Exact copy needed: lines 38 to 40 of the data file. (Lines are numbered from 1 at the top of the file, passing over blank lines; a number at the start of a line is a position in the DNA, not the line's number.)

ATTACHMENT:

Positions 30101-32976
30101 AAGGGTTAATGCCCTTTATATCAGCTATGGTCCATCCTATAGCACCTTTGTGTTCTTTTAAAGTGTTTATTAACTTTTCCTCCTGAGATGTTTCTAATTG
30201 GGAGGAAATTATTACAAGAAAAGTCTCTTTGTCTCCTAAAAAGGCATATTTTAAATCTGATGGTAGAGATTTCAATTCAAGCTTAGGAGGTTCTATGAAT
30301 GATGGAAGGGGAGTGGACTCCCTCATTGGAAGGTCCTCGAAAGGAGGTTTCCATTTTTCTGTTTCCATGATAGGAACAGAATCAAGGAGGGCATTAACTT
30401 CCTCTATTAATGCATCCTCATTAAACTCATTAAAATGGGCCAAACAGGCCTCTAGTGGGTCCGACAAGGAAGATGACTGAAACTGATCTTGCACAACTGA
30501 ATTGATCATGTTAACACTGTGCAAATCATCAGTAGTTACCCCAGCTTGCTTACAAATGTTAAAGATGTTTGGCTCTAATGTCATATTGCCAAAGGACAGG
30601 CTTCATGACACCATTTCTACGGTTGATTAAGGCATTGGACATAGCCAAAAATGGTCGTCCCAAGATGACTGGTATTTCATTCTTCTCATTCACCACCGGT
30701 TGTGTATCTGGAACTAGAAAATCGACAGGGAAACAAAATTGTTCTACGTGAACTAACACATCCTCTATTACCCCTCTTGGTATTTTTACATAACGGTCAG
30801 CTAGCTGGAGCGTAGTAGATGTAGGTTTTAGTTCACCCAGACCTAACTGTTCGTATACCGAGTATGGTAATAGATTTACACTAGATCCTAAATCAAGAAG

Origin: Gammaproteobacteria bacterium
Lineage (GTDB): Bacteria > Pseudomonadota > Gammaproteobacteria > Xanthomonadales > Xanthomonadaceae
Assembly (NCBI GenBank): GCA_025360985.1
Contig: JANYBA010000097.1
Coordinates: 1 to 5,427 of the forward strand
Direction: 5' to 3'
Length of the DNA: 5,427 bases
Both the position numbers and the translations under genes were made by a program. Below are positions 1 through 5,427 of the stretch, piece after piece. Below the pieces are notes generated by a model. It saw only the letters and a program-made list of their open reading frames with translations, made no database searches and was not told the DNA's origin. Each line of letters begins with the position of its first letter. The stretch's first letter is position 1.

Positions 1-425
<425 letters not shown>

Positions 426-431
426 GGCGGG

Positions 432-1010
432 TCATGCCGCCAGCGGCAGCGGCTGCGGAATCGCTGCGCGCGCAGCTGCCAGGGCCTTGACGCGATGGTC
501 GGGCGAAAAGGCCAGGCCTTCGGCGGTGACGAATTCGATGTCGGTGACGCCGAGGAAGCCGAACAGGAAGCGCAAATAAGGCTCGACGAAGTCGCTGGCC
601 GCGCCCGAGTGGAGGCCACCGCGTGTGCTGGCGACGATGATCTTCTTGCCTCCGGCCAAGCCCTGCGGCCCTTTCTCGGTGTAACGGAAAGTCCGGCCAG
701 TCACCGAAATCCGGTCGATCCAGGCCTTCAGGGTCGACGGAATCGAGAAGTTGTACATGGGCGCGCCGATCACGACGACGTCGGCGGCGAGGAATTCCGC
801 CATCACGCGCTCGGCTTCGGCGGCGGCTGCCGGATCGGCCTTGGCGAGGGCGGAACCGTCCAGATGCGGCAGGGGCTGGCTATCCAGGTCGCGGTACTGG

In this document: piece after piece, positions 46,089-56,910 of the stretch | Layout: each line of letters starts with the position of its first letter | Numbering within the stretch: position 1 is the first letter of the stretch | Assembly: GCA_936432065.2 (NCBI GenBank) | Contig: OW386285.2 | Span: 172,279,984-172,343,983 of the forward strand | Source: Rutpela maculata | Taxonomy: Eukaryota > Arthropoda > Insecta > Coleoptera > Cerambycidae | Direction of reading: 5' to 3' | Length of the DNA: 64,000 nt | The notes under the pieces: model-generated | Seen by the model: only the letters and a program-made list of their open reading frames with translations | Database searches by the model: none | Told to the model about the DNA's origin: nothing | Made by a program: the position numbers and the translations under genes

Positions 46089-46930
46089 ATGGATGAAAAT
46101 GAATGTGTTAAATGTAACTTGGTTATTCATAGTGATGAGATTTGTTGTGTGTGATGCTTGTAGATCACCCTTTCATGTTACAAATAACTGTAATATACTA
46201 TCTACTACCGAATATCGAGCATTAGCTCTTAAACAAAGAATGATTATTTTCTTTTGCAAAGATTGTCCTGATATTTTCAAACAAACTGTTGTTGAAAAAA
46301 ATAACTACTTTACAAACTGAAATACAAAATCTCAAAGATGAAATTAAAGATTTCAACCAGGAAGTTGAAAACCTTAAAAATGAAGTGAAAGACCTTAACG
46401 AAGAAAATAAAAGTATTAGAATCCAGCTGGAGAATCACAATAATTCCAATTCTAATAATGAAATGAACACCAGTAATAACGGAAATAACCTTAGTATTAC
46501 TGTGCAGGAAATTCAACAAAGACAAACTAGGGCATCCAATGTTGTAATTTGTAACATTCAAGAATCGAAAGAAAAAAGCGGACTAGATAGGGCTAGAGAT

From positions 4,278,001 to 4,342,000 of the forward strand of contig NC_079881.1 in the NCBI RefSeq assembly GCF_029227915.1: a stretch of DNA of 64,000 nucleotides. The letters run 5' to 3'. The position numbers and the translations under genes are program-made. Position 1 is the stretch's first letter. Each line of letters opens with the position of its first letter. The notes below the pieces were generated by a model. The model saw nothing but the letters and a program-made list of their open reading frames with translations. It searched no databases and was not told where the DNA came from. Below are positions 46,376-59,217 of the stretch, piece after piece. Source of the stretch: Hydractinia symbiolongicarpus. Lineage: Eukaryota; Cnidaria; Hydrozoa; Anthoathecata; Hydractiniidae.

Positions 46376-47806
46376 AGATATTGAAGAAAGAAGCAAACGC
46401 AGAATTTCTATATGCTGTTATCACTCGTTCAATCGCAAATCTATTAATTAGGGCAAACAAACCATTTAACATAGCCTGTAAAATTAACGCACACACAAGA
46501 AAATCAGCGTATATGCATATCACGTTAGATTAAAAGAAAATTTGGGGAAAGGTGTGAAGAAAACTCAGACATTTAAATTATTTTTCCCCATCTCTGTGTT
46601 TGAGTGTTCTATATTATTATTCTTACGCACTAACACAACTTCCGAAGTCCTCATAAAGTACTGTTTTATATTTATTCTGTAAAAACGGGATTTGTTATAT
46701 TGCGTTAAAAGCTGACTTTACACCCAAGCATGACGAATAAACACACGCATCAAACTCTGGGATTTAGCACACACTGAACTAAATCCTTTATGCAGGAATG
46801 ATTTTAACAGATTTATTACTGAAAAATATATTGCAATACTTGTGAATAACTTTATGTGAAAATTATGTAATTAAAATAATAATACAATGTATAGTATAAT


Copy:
46376 AGATATTGAAGAAAGAAGCAAACGC
46401 AGAATTTCTATATGCTGTTATCACTCGTTCAATCGCAAATCTATTAATTAGGGCAAACAAACCATTTAACATAGCCTGTAAAATTAACGCACACACAAGA
46501 AAATCAGCGTATATGCATATCACGTTAGATTAAAAGAAAATTTGGGGAAAGGTGTGAAGAAAACTCAGACATTTAAATTATTTTTCCCCATCTCTGTGTT